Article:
In an attempt to crack down on tax evaders, the Biden Administration has been working with the IRS to monitor all bank accounts with more than $10,000 flowing in and out each year. This was raised from the original $600 the IRS planned. The new rule, if it’s enacted, will have banking institutions report the exact amount of money flowing in and out of banking accounts. While they cannot see where the money came from (maybe a little too Big Brother), they will now see more information about individuals’ bank accounts than ever before. This will impact a large portion of the country, and smaller banks and credit unions are concerned they do not have the capacity to alert customers. This begs the question, is this causing more harm than good? Read more in Fast Company

INTERNATIONAL SPOTLIGHT

A New Cold War, But This Time with China?

Last week, the United States got word of China’s (possible?) test of a hypersonic missile test. Of course, China denies any confirmation of this test—but, is it the first sign of a Cold War with China? China is intensifying its mission to catch American Spies in the country, bolstering the theory. The United States’ economy is tied to China—even having our stocks fall when Chinese growth reports underperformed. And, not to bring up those shipping containers again, but most of those are coming from China. So, what can Americans do? It is up to the Biden Administration to keep a close eye on what is going on overseas and sharply adjust our strategies. For now, we must sit back and hope for the best. Read more in The New York Times

DATA POINTS

5.9%: The percentage increase of Social Security benefits next year, the largest cost-of-living adjustment in 39 years.

5.6%: The percentage increase in nursing school enrollment in 2020. That increase will continue in 2021. Thousands of nurses quit or retired before the pandemic, creating a nursing shortage as COVID-19 struck the United States.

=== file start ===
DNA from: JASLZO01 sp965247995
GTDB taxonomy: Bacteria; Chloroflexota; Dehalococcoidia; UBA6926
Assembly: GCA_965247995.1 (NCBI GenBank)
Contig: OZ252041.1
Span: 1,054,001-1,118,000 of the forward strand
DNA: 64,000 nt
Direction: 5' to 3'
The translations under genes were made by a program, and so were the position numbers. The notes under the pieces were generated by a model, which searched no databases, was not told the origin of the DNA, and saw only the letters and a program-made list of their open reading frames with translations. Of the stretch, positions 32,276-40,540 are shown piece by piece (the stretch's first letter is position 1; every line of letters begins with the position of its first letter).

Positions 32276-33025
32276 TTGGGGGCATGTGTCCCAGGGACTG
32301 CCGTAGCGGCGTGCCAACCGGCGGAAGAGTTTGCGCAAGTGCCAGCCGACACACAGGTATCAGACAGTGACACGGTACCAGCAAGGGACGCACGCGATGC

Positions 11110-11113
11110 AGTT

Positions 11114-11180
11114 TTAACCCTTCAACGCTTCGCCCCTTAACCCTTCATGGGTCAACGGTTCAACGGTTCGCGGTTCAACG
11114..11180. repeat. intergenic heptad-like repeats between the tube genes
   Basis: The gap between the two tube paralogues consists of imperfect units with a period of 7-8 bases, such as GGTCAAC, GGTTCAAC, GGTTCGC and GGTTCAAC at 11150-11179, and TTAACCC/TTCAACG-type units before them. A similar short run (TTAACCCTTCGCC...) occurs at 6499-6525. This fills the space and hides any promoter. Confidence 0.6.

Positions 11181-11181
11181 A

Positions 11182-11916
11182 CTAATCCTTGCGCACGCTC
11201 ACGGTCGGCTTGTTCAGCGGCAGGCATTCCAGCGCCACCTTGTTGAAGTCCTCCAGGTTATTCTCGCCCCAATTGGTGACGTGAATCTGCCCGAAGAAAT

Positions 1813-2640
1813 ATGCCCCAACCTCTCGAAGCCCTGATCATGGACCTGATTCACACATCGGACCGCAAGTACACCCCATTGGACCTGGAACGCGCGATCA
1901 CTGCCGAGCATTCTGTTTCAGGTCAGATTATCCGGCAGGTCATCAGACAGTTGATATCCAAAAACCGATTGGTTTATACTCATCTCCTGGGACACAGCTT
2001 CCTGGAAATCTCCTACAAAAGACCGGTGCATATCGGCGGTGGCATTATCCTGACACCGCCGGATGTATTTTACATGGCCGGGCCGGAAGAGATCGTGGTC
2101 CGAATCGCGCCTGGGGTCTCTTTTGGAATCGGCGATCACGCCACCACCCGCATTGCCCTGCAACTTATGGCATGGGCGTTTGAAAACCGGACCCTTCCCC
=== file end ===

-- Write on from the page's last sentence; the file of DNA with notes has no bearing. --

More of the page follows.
84: The age of retired four-star general, former White House national security advisor, and first Black secretary of state Colin Powell when he passed away on Monday. His family announced that Powell was experiencing complications from COVID-19.

2 billion: The expected number of those in the Generation Alpha category – kids born from 2010 through 2024 – who are unprecedented in that they’re growing up online. Marketing giants have their eyes on this group as they already stand out from Gen Z in their worldliness and brand awareness.

262: The total days since March 2020 that Melbourne, Australia has spent under lockdown, more than any other city in the world during the pandemic. Melbourne’s latest lockdown has lasted 73 days and includes a 9pm-5am stay-at-home curfew, ending on Thursday at 11:59pm. 

49%: The United States’ global approval rating of United State leadership, up from 30% at the end of Donald Trump’s presidency and matching former President Obama’s first year.

6 million: The number of U.S. households who will use propane as their primary heating source this winter. U.S. propane prices are so high, and supplies are so scarce that the market appears to be headed for what experts are calling an ‘armageddon’ this winter.

2.5 billion: The amount Johnson & Johnson expects to generate in COVID-19 vaccine sales this year. J&J registered $502 million of global revenue from its vaccine in the third quarter alone, bringing year-to-date vaccine sales to $766 million.

50%: U.S. Latinos ownership rate in 2020, a new high. Homeownership is viewed as a key factor to building personal wealth in the U.S., and Latinos are narrowing the gap between their white counterparts.

FEATURED TWEET

Credit: USA Today on Twitter.